I've hit a rye ditch lately and my last two loves were embarrassing, esp. when I'm trying to show someone how to make a high rye loaf.   Feeling extremely humble at the moment. (and envious)  --

Mini

pmccool's picture
pmccool

Hmm, yes, a malt wash might improve the surface browning.  Or maybe some milk, or possibly slightly higher baking temperature, or...

We did our usual Halloween ritual of being somewhere else for the evening.  This year it was even more purposeful, since there's a largish hole in the front yard that is supposed to receive a tree today.  I laid plywood over it and surrounded it with pin flags, all the while praying that someone wouldn't run across the lawn in the dark and break their leg.  We heard no screaming, nor saw any evidence of bleeding, so apparently the potential victims passed up the opportunity to injure themselves at our place.

That you are attempting a rye loaf at all in your location is astonishing.  Who's to say what the flour is like after such a long trek to such an alien (for rye) location?  And that's without mentioning your thoroughly un-rye-ish climate.  Perhaps you've gone a jungle too far this time?  Given your skills for both baking and improvising, it's bound to come right the next time or the time after.  You typically do better on your travels than I do at home, so keep at it.  Then I'll be the envious one.  Again.

Paul

hreik's picture
hreik

Horst Brandel's that you did a while ago?  Harder? Easier? Tastier.  I recall the vague instructions about the baking in a decreasing temp oven....  Just curious if you can compare.  Thanks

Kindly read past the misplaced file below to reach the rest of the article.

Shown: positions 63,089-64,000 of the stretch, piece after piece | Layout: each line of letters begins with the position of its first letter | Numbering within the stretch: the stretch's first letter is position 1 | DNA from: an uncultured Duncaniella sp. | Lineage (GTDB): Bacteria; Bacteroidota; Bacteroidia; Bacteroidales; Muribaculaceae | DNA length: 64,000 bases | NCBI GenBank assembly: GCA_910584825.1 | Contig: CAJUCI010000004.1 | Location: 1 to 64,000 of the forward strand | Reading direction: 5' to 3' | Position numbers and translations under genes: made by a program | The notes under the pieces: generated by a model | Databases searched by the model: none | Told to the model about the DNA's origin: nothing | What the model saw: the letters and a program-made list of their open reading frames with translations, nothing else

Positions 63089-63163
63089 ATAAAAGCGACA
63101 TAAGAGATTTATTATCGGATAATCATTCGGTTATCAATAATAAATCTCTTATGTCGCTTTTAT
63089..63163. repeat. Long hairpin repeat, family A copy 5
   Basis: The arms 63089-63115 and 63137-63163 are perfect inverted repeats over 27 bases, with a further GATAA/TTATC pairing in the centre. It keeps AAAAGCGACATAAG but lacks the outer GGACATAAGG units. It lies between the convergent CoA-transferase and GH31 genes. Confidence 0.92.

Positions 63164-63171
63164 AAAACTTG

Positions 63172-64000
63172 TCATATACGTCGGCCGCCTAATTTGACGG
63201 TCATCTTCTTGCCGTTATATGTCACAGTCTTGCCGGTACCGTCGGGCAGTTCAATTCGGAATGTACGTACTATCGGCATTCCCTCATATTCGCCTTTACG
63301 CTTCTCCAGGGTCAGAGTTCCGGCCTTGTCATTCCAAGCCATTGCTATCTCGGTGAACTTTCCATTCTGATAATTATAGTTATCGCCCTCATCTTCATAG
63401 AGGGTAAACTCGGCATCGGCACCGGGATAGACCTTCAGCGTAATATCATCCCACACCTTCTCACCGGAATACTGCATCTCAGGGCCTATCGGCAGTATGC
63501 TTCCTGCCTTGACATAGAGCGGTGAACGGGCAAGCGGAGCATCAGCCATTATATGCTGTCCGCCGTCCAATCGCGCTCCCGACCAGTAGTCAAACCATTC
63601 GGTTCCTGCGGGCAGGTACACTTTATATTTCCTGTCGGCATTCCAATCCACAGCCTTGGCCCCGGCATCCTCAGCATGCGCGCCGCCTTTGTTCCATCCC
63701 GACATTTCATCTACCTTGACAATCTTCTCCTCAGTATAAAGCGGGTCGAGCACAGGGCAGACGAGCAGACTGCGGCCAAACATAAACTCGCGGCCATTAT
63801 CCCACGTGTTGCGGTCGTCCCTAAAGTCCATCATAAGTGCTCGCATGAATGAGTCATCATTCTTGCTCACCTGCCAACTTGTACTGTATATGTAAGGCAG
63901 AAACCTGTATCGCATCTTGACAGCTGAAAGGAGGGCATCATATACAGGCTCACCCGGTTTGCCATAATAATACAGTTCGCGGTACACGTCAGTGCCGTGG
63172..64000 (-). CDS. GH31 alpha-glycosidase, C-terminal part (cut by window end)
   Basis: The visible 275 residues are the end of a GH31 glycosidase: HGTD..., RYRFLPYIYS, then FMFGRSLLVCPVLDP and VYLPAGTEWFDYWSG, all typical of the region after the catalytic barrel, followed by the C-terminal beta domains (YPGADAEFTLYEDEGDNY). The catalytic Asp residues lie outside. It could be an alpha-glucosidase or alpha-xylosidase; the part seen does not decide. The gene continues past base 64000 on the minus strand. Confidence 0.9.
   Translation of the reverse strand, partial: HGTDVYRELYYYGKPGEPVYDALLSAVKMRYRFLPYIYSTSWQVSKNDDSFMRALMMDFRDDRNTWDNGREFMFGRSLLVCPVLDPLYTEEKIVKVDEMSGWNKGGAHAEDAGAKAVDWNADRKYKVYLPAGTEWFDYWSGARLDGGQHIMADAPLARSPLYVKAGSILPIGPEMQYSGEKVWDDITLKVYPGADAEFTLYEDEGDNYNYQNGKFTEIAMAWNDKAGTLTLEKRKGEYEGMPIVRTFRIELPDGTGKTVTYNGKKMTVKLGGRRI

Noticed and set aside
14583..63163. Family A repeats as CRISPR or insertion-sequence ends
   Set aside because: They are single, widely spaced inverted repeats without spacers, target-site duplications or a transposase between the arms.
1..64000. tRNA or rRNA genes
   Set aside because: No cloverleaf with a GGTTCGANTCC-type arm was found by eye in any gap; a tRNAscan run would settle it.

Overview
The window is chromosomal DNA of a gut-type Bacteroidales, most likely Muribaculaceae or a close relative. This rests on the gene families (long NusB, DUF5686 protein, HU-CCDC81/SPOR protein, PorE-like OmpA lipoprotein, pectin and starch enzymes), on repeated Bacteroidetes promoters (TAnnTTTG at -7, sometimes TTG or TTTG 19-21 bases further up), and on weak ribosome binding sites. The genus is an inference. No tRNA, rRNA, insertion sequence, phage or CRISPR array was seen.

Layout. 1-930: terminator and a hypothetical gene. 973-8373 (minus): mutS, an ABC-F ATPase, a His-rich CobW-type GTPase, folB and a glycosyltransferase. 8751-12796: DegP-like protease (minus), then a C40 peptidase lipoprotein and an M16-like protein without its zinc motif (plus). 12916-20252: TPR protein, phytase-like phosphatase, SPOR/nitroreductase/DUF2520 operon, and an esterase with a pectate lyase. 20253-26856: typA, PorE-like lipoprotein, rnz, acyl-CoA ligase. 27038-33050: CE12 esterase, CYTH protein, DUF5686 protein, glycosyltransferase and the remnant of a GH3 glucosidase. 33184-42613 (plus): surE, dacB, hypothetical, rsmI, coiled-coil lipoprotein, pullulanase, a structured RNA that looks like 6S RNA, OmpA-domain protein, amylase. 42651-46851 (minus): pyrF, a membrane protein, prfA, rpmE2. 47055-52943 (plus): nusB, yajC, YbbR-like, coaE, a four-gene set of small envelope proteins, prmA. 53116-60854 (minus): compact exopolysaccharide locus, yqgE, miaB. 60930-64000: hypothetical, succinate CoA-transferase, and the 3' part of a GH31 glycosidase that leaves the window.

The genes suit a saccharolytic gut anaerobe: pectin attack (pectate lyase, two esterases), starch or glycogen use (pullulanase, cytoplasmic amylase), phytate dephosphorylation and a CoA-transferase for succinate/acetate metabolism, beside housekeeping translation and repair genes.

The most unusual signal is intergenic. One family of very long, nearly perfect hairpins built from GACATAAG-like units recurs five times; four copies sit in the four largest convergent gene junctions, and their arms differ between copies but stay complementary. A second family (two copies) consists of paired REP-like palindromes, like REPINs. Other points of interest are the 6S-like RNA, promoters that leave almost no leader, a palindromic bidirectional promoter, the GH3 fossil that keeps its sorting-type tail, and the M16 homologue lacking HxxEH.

hester

pmccool's picture
pmccool

The Horst Bandel is in the tradition of a pumpernickel or vollkornbrot.  It contains whole rye berries, soaked and boiled, and altus. That yields a heavier, denser texture in the finished loaf.  

The Borodinsky does without the rye berries and altus but features a sponge/scald combination that includes red rye malt, along with differing fermentation and baking profiles.  Oh, yeah, there's the coriander, too. 

As to degree of difficulty, they are comparable despite their differences. 

Which is better?  I think that the Borodinsky has a greater depth and complexity of flavor but the Horst Bandel is more grain-forward, in both flavor and texture.  I'll eat either one quite happily, if offered.

Paul

 

hreik's picture
hreik

Thank you for the detailed reply.  Sounds like I should get the book!!!!!!!!!!! 

My next 'big' plan is to do a danish rye, w only sourdough.  It is an interesting bread w an ton of different things: sourdough levain, rye berries, cracked rye, flax, sunflower seeds, wheat berries !!!, bulgar!!, rye and AP flour and salt. Should be interesting.

hester